At Land O' Lakes, the most significant initiative underway is evaluating load planning software from Nistevo Corp., Eden Pairie, MN, to assess its potential value. The dairy company is developing a pilot to look at how the load optimizer can enhance the effectiveness of its transportation planning.
Another area being investigated is collaborative freight. A team of Land O' Lakes IT executives and representatives from Nistevo have developed a systematic process that would allow them to co-ship with another food manufacturer that is sited near one of their distribution centers. The company is looking for compatible freight and appropriate co-shipping partners at this time.
Welch's is working harder to be more "carrier-friendly" by:
- Switching to appointments from first come, first serve;
- Trying to get trucks turned around faster at the docks;
- Reducing the number of stops on multi-stop loads. "In extreme cases, we have shipped a truck light rather than add an additional stop, when it is cheaper to do so," says True; and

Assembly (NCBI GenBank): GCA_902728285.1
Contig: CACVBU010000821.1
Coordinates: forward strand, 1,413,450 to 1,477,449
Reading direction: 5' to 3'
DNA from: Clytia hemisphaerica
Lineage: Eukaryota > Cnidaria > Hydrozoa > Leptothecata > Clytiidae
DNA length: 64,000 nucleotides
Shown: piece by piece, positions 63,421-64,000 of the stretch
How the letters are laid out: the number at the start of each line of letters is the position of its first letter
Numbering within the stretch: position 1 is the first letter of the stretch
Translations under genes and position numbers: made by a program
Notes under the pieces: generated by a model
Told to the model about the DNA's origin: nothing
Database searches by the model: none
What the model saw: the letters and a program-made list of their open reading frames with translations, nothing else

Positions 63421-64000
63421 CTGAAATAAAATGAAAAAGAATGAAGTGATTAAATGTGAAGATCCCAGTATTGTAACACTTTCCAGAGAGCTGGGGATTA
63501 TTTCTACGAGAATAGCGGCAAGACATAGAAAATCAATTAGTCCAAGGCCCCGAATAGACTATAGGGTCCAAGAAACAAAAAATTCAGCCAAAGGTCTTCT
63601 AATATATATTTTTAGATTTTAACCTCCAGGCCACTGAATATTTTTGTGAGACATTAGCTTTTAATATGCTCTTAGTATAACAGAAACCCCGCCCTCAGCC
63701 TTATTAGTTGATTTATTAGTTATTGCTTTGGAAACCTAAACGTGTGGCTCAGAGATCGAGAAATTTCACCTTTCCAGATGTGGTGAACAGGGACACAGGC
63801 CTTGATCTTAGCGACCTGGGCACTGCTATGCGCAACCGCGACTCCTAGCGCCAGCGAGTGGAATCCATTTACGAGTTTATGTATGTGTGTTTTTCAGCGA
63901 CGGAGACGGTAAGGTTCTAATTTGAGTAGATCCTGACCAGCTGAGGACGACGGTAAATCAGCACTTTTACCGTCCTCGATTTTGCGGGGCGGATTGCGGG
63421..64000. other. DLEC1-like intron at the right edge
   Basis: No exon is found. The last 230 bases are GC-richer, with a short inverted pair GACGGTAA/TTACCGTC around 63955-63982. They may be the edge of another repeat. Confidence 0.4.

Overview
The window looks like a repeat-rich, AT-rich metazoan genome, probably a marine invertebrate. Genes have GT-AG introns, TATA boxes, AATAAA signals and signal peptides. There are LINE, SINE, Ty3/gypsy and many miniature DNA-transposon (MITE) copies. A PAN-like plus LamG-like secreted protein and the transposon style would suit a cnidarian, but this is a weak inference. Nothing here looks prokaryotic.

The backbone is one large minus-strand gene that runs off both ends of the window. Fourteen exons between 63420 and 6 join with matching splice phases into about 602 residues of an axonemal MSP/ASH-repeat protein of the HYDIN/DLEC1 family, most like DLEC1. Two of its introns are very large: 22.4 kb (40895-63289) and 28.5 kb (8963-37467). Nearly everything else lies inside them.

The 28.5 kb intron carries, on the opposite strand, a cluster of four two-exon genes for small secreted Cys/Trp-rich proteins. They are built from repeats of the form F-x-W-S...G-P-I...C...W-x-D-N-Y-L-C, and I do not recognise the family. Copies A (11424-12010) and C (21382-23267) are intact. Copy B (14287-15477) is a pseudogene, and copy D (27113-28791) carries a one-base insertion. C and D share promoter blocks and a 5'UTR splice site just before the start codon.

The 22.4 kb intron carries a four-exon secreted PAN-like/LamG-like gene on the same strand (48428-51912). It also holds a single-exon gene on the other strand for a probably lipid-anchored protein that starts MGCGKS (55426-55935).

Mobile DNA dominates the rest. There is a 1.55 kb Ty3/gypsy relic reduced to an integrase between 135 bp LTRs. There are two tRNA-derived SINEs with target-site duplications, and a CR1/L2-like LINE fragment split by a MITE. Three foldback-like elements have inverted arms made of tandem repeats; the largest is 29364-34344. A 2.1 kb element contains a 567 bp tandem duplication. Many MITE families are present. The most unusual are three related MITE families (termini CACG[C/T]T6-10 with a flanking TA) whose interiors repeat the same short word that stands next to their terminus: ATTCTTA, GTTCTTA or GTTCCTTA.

- Adding some small warehousing and crossdocking operations in areas where there is a significant amount of "small order" business to help reduce the number of multi-stop shipments. Welch's historically has shipped almost everything directly from its plants rather than from forward warehouses.
No Relief In Sight
How does the future look to manufacturers considering the fact that fuel prices will likely remain high? "Expensive," says Johnson of Land O' Lakes. "But cost pressure is nothing new to logistics. This environment puts even more emphasis on effective supply chains-addressing internal inefficiencies, partnering with your carriers and customers to make interfaces like docks and business practices more efficient, leveraging technology and hedging fuel."
O'Leary of Gillette predicts that the driver shortage will continue to be a major problem. "The fuel crisis is difficult to project and will be further impacted by the EPA requirements on diesel engines that are scheduled to take effect over the next several years," he says.
Shippers and carriers need to come to the table willing to talk through the issues, according to Hebert of Accenture. The carrier needs to make sure it has a viable customer base out there. They don't want to burn any bridges.
"This is a very cyclical industry," she continues. "At some point-it might be five years from now-carriers are going to have enough drivers and fuel prices are going to drop. Carriers are going to need to have their customer base, so carriers and shippers both need to recognize that and come to the table. That's what we're encouraging people to do-really talk through the issue and figure out how to manage better in the short term so that the long term doesn't bite them."